Safe haven for Philippine ducks
MANILA, Philippines—The native ducks are not lame ducks anymore.
The Philippine duck, Anas Luzonica, has found safe haven in Cabagan, Isabela, after the Department of Environment and Natural Resources declared the Malasi Tree Park and Wildlife Sanctuary there as a “critical habitat” for the fowls.
The designation of the critical habitat is in accordance with Republic Act (RA) No. 9147, also known as the Wildlife Resources Conservation and Protection Act.
“This is a major step to conserve and protect the Philippine duck as the area becomes now a protected area, which means that the communities around it should make an effort to minimize human activities that will have adverse impact to the animal,” Environment Secretary Ramon Paje said.
The Philippine duck is known as “the tropical version of the mallard,” a type of duck commonly found in more temperate regions. According to the International Union for Conservation of Nature (IUCN), the population of the Philippine duck is dwindling. It has classified the fowl as as “vulnerable” under its Red List of Threatened Species.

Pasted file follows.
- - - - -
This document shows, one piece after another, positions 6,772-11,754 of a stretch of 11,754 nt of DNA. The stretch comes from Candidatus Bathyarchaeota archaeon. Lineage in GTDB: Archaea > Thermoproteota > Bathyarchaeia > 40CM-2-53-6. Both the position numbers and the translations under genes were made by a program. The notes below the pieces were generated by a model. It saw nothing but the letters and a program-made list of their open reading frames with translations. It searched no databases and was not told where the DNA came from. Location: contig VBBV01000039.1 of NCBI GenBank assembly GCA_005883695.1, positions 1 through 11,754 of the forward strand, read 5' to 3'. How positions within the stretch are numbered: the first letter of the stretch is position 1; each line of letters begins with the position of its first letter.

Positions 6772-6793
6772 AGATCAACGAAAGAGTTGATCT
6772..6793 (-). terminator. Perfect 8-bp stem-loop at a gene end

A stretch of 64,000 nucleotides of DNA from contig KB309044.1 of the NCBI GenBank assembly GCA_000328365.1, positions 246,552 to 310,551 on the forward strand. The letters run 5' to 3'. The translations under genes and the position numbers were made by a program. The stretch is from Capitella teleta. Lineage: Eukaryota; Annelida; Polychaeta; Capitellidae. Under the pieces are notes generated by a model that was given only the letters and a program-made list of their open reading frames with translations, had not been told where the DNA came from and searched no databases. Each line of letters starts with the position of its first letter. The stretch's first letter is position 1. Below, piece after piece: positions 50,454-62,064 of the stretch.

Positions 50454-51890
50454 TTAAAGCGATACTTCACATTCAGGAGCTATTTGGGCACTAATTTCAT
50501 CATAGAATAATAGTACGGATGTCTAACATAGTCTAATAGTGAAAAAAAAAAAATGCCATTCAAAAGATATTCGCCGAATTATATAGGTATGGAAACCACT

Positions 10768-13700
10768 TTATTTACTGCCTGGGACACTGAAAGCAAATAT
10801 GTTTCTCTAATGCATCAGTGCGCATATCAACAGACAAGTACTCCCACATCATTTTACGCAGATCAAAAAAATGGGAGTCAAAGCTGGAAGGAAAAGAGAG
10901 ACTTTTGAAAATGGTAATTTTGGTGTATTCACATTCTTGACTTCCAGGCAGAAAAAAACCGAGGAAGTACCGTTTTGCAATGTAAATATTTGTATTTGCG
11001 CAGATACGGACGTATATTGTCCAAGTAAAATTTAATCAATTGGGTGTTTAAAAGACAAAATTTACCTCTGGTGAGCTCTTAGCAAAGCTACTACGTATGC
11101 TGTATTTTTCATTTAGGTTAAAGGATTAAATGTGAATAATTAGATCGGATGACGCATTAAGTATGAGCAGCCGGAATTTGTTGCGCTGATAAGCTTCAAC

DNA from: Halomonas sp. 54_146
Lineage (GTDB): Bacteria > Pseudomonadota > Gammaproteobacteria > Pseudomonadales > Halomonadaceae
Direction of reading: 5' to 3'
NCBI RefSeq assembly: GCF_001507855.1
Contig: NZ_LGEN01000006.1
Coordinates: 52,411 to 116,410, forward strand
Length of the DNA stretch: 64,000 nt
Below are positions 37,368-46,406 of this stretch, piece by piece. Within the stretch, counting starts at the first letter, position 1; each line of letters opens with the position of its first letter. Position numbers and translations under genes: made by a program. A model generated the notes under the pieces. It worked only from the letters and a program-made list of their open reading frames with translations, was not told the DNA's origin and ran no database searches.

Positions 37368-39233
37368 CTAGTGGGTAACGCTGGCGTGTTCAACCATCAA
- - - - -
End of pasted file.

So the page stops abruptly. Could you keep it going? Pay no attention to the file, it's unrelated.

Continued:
The 178-hectare Malasi area is popular among avid bird watchers as it is a known sanctuary for various species of ducks, herons and other migrant birds. It has also been found to support a significant population of the Philippine duck.
The Malasi Park is the second area declared as sanctuary for the ducks, which are endemic to the Philippines. In September 2011, the DENR announced that the 27-hectare wetland area in Cabusao, Camarines Sur, as a critical habitat for the fowls.
Critical habitats are areas preserved to support the existence of a certain plant or animal species, whether they are migratory or naturally occurring in an area.
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